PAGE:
Does a doer of good deeds put the Lord in his debt – I am nice to my rude boss, so Christ now owes me a like measure in return? I hope not, because if that is the case, it is likely another implication is true – that when I do something wrong, like be rude to my boss, I will receive a like measure back from the Lord. The whole attraction of the gospel is getting out of the do-enough-good-deeds-to-outweigh-the-bad-deeds system. I can’t win on the balance scale. Just read over Jesus’ Sermon on the Mount to get an idea of the standard he uses.
No, Paul is not talking about Christ’s servants getting their due but rather their reward. Is it a reward in this life? It can be. It is difficult to find a Christian who even in the most difficult of circumstances is not able to name blessings he or she has received from following the Lord. Doing good does have its rewards. But the rewards that those who place their hope in Christ truly look to are the rewards granted in heaven and at Christ’s return. Yes, we are pie-in-the-sky believers, and that God should promise not only heaven but rewards in heaven is a wonder to us. That he actually gives worth to our imperfect, sin-tainted good deeds and delights in them is wondrous indeed.
Let’s be honest as to what we know about ourselves. I know we Christians can be self-righteous, but even our self-righteousness is a mere mask to handle being the sinners we know ourselves to be. The first effect of being awakened by the Holy Spirit is to be convicted of our sinfulness. We struggle with feeling worthy of our Lord’s sacrifice, and then we read that our Lord will reward us for the little bit of goodness we can muster? That is pretty good motivation to do the will of God whatever the present circumstance.
Let’s consider now what Paul has to say to the masters of slaves: Do the same to your slaves. That would have raised eyebrows. They are to treat their slaves in the same manner their slaves are to treat them – that is, doing what is right with sincerity. To get straight to the point, he says, “Stop your threatening.” Threats are precisely what masters have over their slaves – threats to sell them, to pull their families apart, to beat them, to make them suffer. And to do such things with impunity. They have the law on their side.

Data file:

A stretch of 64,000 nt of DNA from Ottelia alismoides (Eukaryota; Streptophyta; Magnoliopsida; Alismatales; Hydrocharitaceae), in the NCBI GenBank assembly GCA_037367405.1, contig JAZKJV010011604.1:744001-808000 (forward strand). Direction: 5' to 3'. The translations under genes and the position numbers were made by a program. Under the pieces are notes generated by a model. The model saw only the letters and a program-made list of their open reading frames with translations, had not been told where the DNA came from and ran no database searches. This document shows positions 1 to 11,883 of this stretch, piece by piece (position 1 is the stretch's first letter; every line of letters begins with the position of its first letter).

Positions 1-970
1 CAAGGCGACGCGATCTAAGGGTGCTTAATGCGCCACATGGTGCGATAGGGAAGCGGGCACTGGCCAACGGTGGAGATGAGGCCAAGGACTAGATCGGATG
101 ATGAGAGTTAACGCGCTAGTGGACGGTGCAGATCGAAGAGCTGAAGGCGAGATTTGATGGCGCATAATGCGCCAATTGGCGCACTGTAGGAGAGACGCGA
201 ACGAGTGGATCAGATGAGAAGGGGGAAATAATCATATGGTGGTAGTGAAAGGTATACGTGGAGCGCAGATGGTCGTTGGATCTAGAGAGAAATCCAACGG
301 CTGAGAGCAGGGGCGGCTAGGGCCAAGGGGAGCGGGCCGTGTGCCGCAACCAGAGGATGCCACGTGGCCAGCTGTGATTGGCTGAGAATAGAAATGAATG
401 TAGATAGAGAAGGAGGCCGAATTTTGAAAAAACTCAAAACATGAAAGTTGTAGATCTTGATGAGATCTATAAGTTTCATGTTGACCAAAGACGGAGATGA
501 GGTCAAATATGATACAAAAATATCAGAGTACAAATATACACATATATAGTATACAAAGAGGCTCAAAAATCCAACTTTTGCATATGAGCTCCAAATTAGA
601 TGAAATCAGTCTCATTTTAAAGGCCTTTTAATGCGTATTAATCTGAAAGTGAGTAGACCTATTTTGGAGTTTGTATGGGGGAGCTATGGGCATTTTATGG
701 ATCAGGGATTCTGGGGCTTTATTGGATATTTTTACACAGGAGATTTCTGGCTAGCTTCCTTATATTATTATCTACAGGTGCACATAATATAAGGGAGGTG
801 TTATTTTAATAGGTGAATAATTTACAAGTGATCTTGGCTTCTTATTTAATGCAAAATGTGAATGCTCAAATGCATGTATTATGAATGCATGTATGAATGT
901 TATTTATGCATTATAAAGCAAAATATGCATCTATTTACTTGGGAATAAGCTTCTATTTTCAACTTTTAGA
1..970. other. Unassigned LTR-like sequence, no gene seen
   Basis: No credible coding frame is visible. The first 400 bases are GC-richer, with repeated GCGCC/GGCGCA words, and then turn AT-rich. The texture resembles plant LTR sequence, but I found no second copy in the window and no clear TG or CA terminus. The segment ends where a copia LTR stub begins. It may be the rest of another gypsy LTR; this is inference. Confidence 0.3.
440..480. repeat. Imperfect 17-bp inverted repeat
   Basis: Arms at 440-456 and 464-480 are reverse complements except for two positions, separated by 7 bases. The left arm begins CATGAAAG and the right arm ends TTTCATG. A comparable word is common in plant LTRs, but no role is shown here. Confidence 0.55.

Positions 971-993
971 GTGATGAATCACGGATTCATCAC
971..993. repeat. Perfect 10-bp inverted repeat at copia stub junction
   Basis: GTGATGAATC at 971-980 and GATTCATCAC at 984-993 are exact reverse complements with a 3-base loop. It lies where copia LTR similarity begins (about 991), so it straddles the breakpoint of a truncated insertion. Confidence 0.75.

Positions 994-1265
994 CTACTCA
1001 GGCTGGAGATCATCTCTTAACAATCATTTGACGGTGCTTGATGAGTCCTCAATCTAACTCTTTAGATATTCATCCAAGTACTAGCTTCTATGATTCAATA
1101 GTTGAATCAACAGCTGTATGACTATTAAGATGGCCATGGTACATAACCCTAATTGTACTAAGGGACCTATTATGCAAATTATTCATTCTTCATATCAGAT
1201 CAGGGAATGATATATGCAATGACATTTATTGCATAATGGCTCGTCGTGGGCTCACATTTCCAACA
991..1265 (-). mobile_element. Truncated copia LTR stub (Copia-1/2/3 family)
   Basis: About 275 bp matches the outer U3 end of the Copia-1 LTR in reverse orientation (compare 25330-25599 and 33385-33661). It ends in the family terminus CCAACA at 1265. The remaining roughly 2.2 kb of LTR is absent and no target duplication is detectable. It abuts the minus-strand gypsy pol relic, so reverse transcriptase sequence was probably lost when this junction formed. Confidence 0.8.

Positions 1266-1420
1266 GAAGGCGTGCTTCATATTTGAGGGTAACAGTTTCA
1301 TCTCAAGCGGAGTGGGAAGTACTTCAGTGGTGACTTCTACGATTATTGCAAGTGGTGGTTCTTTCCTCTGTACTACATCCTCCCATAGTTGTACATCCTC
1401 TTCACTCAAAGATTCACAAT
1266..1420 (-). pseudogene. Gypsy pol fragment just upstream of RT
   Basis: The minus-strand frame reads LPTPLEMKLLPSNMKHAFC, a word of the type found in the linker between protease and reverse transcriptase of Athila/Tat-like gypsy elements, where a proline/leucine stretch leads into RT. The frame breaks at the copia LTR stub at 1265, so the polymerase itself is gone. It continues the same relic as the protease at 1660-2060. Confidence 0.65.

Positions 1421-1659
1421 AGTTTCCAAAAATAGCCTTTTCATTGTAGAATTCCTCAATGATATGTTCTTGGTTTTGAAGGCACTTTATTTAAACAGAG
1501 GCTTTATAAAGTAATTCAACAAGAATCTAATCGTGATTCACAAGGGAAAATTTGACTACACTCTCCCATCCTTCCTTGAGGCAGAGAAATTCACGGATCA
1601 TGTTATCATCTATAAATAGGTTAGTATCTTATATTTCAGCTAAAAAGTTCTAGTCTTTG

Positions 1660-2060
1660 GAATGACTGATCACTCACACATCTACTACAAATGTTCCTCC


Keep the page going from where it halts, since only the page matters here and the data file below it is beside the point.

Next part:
They are not to make such threats. Instead, they are to obey the laws of their Master Jesus Christ, understanding that he watches both master and slave, and that there is no partiality with him. The civil laws might tip the scales in favor of slave owners, but not the Lord.
Paul does not spell out more about what masters should do, but he indicates that we are to learn from what he told slaves. Slaves are to serve their masters with a sincere heart doing whatever is given them with a good will. Well then, masters should assign work from a sincere heart with good will. They should be thinking not only about the work they want done but about the welfare of the one doing the work. They are not to do this as people-pleasers, only pretending in public to be benevolent masters. They should be that way sincerely and privately. They should consider how their own Lord treats them and strive to emulate his example. It is interesting that Paul has not held up Christ as the model servant, as he does elsewhere. Rather, he presents Christ as the model Master. Let the way that Christ treats his servants be the model for master-servant relations.
So to recap, both slaves and masters are to relate to one another and do their respective work from the perspective of serving Christ and living under his lordship.
I would think that you have already been making application to your own circumstance as we’ve gone through the passage. It’s not that difficult, except for discomfort we have when being convicted by Scripture.
That tedious job you have. You are to do your best work with a good will. The boss that drives you crazy – you are to work for him as you would Christ. The boring class you are taking – you are to study diligently and turn in your best work. That teacher who gives dumb assignments and doesn’t know what she is doing – treat her as you would Christ.
But, Pastor Clark, you don’t know my situation. Maybe, but here is the situation I do know for you. If you profess Christ as your Lord, you possess the riches of his glorious inheritance (1:18). You have been blessed with every spiritual blessing in the heavenly places (1:3). You were dead in your trespasses and sins, but God, being rich in mercy, made you alive in Christ (2:1ff). That’s your situation. Now, how are you going to live in response to such a Lord?